In a historic feat, Indonesia has recently granted its citizens the freedom of religion by overturning a law that required all citizens to religiously identify as followers of only six officially recognized religions on their ID cards. A landmark court ruling by the country with the world’s largest Muslim population, the move is widely celebrated by those belonging to native faiths.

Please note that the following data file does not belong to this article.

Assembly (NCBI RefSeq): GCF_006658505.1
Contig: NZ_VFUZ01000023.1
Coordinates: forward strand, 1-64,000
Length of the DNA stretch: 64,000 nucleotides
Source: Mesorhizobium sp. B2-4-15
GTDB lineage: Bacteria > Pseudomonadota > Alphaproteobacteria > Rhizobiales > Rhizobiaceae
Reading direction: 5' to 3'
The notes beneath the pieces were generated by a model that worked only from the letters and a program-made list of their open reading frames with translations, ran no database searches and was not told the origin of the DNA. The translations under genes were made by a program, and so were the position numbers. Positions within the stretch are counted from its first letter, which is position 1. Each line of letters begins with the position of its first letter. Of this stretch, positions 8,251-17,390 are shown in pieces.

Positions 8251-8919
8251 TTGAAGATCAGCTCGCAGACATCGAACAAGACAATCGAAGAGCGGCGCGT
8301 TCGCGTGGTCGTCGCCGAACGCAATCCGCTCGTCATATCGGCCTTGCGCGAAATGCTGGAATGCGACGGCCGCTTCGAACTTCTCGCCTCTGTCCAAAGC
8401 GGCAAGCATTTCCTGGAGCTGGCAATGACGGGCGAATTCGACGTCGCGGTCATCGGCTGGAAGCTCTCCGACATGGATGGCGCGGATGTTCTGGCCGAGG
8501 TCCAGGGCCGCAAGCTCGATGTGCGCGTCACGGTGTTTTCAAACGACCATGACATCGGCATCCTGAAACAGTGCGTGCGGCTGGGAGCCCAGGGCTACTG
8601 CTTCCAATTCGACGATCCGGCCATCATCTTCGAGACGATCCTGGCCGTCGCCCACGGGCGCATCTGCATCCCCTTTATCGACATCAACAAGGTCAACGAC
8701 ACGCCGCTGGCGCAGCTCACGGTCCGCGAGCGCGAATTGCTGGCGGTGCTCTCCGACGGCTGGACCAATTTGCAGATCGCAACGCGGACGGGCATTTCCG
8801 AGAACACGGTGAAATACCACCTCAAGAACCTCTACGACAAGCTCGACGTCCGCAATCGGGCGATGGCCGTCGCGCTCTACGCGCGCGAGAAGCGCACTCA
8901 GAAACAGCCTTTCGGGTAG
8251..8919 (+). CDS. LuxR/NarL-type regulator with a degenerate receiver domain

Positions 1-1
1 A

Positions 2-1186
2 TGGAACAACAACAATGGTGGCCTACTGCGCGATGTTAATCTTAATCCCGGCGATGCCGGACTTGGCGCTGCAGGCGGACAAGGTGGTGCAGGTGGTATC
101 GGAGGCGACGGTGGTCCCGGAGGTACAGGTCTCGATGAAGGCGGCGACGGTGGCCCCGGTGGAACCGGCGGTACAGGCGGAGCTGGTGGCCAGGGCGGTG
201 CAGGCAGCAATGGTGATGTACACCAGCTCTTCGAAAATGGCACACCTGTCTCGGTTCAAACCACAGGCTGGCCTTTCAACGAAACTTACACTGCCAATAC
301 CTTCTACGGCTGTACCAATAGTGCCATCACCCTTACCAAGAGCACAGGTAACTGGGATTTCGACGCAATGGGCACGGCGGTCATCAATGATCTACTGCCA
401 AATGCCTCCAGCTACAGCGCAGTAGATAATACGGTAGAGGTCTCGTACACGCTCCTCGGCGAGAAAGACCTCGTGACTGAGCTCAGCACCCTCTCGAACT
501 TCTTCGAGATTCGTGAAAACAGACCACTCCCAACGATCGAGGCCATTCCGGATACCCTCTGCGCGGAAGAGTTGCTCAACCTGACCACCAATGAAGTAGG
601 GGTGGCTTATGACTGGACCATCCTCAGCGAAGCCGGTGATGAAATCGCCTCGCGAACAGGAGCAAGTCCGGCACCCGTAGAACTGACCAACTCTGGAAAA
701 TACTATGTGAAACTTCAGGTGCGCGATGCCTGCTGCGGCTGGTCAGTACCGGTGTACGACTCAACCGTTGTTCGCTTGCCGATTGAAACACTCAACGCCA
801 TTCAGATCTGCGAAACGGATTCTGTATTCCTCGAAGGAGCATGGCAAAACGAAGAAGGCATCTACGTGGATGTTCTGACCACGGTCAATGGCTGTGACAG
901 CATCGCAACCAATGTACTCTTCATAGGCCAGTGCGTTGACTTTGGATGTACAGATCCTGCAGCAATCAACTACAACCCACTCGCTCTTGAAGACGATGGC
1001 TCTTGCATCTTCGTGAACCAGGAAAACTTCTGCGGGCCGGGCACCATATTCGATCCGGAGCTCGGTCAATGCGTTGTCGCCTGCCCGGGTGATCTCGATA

Since 2013, the Indonesian Civil Administration Law required all nationals to list themselves as one among the six religions officially recognized by the government, namely Muslim, Protestant, Catholic, Buddhist, Hindu or Confucian. If not, they would be denied basic legal rights like marriage registration, land titles, access to education and the justice system. They were also provided the option of leaving the “religion” category blank in their official documents. But by doing this, they would be considered atheist, which is considered an offense in Indonesia under its blasphemy …
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